- Education and Science
Do I Have an Outstanding Warrant in Florida?
No one knows for sure how many outstanding warrants are out there. What we do know is that unserved warrants keep piling up in every State. Most are for minor offenses but hundreds of thousands of those warrants are for people wanted for serious crimes.
People ask this all the time. How can I find out if I have a warrant for my arrest ? If you have to ask, you probably have a pretty good idea that somewhere along the way you did something wrong and a warrant is possibly awaiting you right around the corner.
Reasons for issuing warrants
While you will be arrested immediately if caught red handed committing a crime, there are three other reasons why an arrest warrant might be issued by a judge.
1. You missed a previously scheduled court appearance.
2. A citizen has filed a complaint of a crime having taken place, followed by an investigation by the sheriffs office or police department and found to have probable cause that the crime was committed by you.
3. Violating a previous court order such as probation, pretrial services or an injunction.
The following are remedies you can take to cure the problem. Taking care of the warrant is the smartest and most logical thing to do. Based on the circumstance, here is what you should do.
An oversight or confusion about a court date resulting in a failure to appear for a traffic violation or any criminal offense is sufficient for a judge to sign a failure to appear warrant. In this case, at least in Florida, as long as you can make it to court and speak to a clerk before the court day is over, they will recall the warrant and issue another court date.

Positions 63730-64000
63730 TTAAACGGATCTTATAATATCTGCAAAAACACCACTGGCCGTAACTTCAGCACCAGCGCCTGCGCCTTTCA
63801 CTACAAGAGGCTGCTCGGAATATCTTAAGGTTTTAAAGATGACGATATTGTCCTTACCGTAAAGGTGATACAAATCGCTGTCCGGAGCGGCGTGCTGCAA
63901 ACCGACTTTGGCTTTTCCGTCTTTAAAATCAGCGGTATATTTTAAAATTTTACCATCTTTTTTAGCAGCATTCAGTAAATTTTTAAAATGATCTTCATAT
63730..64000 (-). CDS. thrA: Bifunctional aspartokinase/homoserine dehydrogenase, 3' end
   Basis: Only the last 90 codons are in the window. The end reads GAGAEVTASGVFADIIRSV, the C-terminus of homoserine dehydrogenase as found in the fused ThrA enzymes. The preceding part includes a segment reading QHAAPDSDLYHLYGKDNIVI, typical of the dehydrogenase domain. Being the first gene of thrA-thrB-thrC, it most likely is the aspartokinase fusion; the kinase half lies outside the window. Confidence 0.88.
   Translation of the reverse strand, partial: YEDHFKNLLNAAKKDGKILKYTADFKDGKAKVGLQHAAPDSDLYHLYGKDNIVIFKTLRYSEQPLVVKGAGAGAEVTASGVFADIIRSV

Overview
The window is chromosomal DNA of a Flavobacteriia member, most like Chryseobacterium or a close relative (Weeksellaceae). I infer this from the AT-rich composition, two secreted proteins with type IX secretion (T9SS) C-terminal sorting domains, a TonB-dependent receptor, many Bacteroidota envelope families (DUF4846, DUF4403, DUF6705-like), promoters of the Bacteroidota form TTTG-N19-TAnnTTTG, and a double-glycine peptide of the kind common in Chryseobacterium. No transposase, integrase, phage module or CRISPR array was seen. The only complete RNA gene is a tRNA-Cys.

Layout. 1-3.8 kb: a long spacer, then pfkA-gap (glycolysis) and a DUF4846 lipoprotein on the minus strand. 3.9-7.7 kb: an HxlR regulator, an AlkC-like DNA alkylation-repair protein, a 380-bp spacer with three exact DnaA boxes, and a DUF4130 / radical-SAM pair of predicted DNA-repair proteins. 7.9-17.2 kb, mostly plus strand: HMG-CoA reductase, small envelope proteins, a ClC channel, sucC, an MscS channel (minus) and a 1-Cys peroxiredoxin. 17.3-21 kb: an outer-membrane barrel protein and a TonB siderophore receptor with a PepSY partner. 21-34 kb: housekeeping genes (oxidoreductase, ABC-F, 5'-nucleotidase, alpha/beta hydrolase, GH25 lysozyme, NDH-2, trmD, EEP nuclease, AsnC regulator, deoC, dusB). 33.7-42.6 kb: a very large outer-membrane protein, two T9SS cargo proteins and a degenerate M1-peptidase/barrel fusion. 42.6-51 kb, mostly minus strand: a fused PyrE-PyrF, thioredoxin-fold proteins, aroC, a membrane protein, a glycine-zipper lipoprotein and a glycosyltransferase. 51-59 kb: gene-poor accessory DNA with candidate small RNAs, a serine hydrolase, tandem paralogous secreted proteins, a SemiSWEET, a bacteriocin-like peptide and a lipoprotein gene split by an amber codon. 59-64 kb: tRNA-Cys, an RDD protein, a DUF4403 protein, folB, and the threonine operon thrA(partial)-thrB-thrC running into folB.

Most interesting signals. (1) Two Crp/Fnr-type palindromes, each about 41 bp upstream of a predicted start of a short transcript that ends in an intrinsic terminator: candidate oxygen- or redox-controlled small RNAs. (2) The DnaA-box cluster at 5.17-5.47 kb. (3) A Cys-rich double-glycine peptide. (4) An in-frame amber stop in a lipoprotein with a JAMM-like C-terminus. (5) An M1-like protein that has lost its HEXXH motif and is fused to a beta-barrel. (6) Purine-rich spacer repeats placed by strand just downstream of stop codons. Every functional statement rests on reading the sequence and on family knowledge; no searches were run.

Realizing a scheduled court date for a traffic violation or any other criminal offense was missed after the particular court date day has come and gone, and without having recourse to reschedule, you are correct in concerning yourself. A warrant most likely has been issued. For some jurisdictions if the crime is a misdemeanor and the date you failed to show up happened to be the arraignment date, you can usually get it rescheduled. Regardless, oversights do happen, you may want to call the clerks office as soon as possible and see it there is any possibility of rescheduling the missed appearance. More likely than not you might have to either hire a criminal attorney to try to have your warrant set aside and request a new court date on your behalf or turn yourself in to the sheriffs office so that they may serve the warrant upon you, and have it removed from the computer system. At this point you will be assigned a new hearing date or one will be mailed to your home.
If the arrest warrant is in direct result of a court violation you will need to surrrender yourself to the sheriffs office or wait to be picked up. Either way you will be taken in front of the magistrate if there is no bail set or you may bond if bail is available.
Running from the Law
If you have intentionally missed court and still have no intentions of taking care of your problem then the warrant will sit indefinitely until eventually it is served upon you. There is no statute of limitation so no, it will not go away after a while.